1. How long have you been teaching?
Collectively, about a year and a half. I started teaching Vinyasa in the spring of 2016 and began teaching Traditional Hot Yoga in April of 2017.
2. What motivated you to start teaching and what have you learnt from teaching?
I wanted to bridge my background in dance with another tool for body awareness and healing. I was inspired by the teachers I was taking class from at the time and started to think to myself, “I can do that”. I remember walking home from work, pretending to teach a class out loud and getting really excited about the prospect of sharing a bit of what I had learned from showing up on my mat with other people.
There are endless lessons I have learned and am still in the processing of learning from teaching, but one in particular is that you can’t create and analyze at the same time (words of wisdom from the great John Cage). I love teaching the anatomy of the poses, but what I love the most is speaking from the heart, and sometimes being real and open with students can seem daunting. I’ve had moments where I’ve thought maybe I could have phrased that differently and it pulls me out of the moment. I can walk in with an idea of the things I want to say but just like a student, I also have to remind myself to enter the room without setting expectations for myself. Teaching a class is like an exchange of energy, I’m actively reading the room and working with the bodies in front of me and if I’m trying to analyze my words I can’t be present with that exchange.
3. What is something that you have learnt from a fellow teacher?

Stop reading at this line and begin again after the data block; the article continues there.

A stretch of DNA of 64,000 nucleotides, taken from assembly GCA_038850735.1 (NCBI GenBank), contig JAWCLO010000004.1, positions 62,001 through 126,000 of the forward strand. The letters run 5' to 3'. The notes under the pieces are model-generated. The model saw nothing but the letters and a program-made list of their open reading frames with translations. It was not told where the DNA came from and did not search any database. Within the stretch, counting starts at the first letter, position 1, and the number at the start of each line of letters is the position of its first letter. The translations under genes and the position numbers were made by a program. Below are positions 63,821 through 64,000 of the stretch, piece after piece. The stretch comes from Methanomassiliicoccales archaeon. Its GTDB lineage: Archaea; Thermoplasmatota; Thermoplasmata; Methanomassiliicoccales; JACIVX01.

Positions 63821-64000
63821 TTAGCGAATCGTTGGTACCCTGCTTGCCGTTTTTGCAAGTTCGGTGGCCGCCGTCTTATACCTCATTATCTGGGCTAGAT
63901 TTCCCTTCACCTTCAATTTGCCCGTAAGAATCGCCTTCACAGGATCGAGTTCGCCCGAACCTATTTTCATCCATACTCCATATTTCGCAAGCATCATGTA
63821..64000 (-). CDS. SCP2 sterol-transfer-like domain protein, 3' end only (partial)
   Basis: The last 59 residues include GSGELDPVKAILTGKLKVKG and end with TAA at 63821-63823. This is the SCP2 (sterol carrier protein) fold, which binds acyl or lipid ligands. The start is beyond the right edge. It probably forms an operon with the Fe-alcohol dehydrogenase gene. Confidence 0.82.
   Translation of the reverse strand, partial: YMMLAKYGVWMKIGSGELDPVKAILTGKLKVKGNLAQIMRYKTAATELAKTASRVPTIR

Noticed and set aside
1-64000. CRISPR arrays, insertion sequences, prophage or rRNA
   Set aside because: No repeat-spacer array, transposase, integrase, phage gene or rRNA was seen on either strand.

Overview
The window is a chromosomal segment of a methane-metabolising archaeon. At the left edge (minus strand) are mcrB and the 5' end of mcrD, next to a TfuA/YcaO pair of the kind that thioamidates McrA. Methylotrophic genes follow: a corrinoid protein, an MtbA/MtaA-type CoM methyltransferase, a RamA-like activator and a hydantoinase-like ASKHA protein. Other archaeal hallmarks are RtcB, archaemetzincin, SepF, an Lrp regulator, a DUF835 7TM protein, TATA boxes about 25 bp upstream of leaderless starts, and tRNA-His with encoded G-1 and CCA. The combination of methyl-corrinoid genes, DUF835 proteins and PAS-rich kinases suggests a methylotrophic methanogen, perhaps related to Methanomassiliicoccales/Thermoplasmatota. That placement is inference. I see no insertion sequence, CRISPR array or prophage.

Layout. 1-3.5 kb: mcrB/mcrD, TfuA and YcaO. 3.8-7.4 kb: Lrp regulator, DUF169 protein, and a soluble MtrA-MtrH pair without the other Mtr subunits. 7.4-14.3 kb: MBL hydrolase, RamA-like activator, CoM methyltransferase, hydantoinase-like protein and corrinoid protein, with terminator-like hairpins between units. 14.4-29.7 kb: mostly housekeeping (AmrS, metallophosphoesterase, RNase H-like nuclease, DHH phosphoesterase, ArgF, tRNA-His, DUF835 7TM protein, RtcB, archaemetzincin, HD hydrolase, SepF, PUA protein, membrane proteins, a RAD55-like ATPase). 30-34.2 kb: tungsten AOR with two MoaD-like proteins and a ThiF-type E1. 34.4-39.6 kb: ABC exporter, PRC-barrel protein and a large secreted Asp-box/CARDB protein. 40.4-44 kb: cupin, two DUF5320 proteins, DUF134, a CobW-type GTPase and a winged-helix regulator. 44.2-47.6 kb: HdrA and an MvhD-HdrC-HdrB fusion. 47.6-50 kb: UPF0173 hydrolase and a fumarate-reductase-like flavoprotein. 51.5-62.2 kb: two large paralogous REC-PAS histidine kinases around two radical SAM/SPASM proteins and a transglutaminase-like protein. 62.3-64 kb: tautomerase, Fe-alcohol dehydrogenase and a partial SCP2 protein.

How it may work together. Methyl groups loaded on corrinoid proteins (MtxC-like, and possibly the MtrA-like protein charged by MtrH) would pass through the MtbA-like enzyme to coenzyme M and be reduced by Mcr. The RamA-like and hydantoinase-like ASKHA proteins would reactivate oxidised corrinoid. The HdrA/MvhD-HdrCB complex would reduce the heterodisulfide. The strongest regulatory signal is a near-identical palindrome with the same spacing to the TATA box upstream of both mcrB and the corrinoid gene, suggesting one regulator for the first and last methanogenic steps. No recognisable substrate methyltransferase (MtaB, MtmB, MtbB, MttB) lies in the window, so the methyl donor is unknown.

Not to get caught up in the feedback you receive, whether it’s criticism or praise. That while compliments are great, not to let it feed or fuel your teaching ego. That just because someone doesn’t run up to you at the end of class gushing joy and yoga bliss vibes, doesn’t mean you didn’t teach a solid class. Shout out to my buddy and fellow teacher, Quazzy, for always spreading the realness with me.
4. How many times a week do you practice?
I practice yoga daily. Yoga isn’t separate from my day-to-day life. Even the tiniest action of tuning into my awareness and breath is checking in with my practice. For asana practice, I try to get to class everyday, some days multiple times or classes a day. Lately I have been into incorporating different types of yoga into my practice so that I don’t become stagnant. Adding the Ashtanga series and Rocket Yoga to my Vinyasa and Hot practice has been transformational. If I really can’t make it to class, I find a wall and do a handstand.
5. Who inspires your practice?
My fellow teachers and coworkers at the studios I teach at, as well as the teachers I take class from at Lighthouse Yoga School in Williamsburg, Brooklyn. Artists inspire me, whether it’s the music I’m listening to or a painting I’m looking at. I also draw inspiration from nature, the ocean, the desert, the soil, the sky, it’s endless.
6. Why is it necessary for you to practice?
I couldn’t imagine living a life separate from having a connection to my body. Yoga helps me to connect to my whole self, body, breath, mind and spirit. The parts of myself that feel good and the parts of myself that I shy away from. Having a consistent practice allows me to check in with myself no matter what state my life is in.
7. Has yoga helped you through some painful? If so, what and how?